• March 14, 2024

    Pfizer, Bristol-Myers Can't Revive Eliquis Patent At EPO

    Pfizer and a Bristol-Myers Squibb unit have failed to rescue their jointly owned patent over the blockbuster blood thinner Eliquis in Europe after eight rivals convinced an appeals panel that the key compound in the formula was not inventive.

  • March 14, 2024

    Craig Wright Timeline: From Australia To The London Courts

    Computer scientist Craig Wright's one-man mission to prove to the courts that he is the elusive creator of bitcoin came to an end Thursday as a London judge rejected his claim in one of the most-discussed intellectual property cases in the English courts. Here, Law360 looks back at the history of Wright's claims.

Expert Analysis

  • An Overlooked Tool To Fight USPTO 'Restriction'

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    Over the last several years, we have seen the U.S. Patent and Trademark Office more commonly impose flimsy restrictions on patent applications under the "one invention per application" rule, and practitioners underutilize petition as a means to challenge them, say George Chaclas and Emily Ferriter Russo at Day Pitney.

  • Opinion

    AI-Generated Works Should Not Have Copyright Protection

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    The U.S. Copyright Office has correctly determined that works created solely by artificial intelligence do not qualify for protection, as granting exclusive rights to such works would be unwise for a number of reasons, says Thomas McNulty at Lando & Anastasi.

  • Examining The New UK Service Guidance For TM Proceedings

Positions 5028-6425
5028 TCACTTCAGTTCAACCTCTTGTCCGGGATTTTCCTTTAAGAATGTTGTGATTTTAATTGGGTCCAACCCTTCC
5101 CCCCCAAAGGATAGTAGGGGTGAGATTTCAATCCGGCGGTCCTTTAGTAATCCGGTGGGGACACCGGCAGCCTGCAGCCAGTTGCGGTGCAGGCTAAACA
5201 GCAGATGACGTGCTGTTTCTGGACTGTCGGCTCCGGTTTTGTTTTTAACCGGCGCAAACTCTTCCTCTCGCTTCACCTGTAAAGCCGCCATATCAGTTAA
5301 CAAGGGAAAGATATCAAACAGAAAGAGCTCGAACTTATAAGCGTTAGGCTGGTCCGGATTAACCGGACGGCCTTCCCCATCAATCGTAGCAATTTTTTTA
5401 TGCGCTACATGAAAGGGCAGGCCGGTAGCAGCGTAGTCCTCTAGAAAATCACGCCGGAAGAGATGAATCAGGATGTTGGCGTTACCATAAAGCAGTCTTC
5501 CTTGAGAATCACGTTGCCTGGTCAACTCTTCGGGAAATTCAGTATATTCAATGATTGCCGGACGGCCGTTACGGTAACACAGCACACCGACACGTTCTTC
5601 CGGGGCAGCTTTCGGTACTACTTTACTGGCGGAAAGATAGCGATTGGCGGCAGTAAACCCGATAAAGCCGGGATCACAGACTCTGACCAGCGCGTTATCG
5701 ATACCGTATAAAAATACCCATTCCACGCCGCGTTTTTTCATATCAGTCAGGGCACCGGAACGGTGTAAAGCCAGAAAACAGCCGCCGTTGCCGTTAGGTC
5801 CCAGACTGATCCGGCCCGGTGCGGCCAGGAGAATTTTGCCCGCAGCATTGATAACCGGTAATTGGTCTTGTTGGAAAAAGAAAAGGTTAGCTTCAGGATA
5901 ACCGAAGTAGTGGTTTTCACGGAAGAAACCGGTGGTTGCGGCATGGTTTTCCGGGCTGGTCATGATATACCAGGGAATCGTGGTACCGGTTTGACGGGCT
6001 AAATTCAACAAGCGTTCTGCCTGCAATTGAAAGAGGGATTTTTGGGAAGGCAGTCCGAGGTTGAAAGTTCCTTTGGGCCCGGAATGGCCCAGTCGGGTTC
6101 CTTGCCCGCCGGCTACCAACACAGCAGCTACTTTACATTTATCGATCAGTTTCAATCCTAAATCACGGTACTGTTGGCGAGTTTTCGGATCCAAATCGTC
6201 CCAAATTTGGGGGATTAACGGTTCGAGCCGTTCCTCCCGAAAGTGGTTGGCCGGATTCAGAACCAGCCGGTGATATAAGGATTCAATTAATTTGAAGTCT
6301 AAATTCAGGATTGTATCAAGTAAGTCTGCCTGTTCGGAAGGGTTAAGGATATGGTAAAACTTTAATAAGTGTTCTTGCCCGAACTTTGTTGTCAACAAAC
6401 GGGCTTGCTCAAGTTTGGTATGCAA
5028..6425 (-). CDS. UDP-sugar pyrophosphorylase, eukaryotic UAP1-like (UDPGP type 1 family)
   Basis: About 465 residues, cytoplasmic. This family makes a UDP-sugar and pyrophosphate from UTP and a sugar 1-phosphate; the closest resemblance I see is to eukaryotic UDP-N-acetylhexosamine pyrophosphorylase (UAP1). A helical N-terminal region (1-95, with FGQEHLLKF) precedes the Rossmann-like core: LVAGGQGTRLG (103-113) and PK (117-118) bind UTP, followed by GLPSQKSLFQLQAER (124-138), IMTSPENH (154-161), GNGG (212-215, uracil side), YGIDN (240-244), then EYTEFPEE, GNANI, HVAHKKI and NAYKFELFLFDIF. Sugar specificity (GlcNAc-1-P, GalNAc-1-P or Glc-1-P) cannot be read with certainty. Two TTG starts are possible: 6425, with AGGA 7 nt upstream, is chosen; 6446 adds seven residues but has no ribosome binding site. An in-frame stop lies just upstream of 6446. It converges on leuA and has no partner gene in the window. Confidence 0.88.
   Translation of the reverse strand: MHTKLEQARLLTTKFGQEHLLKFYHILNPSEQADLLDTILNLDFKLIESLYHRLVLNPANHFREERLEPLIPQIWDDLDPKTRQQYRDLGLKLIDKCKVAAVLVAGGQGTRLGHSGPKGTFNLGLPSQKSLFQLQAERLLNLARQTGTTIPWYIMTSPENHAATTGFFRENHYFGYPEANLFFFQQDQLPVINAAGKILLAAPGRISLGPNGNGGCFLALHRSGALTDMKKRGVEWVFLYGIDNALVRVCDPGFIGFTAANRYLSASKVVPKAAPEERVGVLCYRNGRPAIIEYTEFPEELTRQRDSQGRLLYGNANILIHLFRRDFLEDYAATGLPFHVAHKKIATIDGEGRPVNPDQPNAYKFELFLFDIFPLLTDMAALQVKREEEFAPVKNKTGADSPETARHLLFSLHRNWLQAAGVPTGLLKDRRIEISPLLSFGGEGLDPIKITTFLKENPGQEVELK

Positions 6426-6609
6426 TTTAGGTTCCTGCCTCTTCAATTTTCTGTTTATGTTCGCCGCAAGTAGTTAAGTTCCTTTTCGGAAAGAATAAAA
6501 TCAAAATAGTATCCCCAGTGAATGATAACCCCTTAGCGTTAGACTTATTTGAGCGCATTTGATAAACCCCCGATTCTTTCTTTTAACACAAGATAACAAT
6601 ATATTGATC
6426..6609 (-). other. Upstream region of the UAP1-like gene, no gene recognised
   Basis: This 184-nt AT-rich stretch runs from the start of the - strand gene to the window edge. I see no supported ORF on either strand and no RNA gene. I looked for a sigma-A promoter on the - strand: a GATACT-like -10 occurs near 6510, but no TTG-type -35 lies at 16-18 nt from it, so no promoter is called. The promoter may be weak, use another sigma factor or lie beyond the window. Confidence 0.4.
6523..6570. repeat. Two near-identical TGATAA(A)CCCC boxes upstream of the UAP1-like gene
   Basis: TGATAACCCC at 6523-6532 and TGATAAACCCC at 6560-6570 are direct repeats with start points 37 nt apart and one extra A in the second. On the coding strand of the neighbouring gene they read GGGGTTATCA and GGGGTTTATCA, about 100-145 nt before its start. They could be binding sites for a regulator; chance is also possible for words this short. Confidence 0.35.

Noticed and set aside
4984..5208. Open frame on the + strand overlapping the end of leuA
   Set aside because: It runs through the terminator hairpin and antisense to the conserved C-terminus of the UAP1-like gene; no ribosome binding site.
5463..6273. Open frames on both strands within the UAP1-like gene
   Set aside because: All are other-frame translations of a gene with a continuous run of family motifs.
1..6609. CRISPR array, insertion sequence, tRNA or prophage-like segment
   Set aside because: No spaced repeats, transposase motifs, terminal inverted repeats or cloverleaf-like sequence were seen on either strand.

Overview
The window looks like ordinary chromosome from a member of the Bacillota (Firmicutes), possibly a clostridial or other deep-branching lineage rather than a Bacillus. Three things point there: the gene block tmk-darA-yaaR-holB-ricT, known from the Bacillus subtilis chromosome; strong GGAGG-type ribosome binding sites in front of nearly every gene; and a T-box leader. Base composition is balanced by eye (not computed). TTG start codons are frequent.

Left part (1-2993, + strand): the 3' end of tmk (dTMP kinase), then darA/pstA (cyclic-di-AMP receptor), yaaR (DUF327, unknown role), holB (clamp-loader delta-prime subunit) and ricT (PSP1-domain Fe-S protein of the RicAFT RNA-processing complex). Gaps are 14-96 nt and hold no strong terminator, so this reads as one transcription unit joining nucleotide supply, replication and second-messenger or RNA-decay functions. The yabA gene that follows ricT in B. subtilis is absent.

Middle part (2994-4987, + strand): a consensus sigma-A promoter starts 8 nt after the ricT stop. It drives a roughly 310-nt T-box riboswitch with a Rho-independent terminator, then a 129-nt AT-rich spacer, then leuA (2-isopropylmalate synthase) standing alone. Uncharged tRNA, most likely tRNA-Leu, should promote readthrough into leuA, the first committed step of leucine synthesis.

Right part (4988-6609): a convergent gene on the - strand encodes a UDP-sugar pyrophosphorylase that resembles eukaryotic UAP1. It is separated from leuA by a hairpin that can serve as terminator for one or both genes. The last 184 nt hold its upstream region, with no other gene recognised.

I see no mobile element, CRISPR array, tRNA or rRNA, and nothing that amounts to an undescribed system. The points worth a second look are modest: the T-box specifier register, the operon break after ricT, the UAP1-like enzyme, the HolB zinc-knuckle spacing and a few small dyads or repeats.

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    A new much-anticipated U.K. Intellectual Property Office practice notice affects situations where there is no valid U.K. address for service of documents in trademark and registered design proceedings, and will mean rights holders are on notice at an earlier stage of proceedings, with limited time in which to respond, says Nina O'Sullivan at Mishcon de Reya.

  • A Look At M&S' Registered Design Claim Win Against Aldi

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    Adding to the long line of cases seeking to restrain Aldi's attempts to mimic market-leading products, Marks & Spencer's recent success in the U.K. High Court based on registered designs demonstrates that supermarket copycat products may no longer be able to sail so close to the wind, says Alex Borthwick at Powell Gilbert.

  • UK Teva Ruling Brings Patent Remedy Into Question

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    Arrow declarations have been considered an extremely effective tool for patent litigators, but following the recent U.K. Court of Appeal decision in Teva v. Novartis it appears that courts are looking to take a more conservative view, say David Holt and Tony Proctor at Potter Clarkson.

  • How CJEU Case Shifts TM Liability For Platforms Like Amazon

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    The EU Court of Justice's recent ruling on Amazon's liability for trademark infringement in relation to fake Christian Louboutin shoes advertised by third parties on its website may leave web platforms that sell third-party vendors' products alongside their own brands more vulnerable to infringement claims, say Louisa Chambers and Helen Reddish at Travers Smith.

  • Europe's New Unitary Patent System Will Affect IP Agreements

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    Marco Stief at Maiwald discusses key points in intellectual property agreements that legal practitioners will need to consider in Europe's soon-to-open centralized patent court, including regional exclusivity in different contracting member states.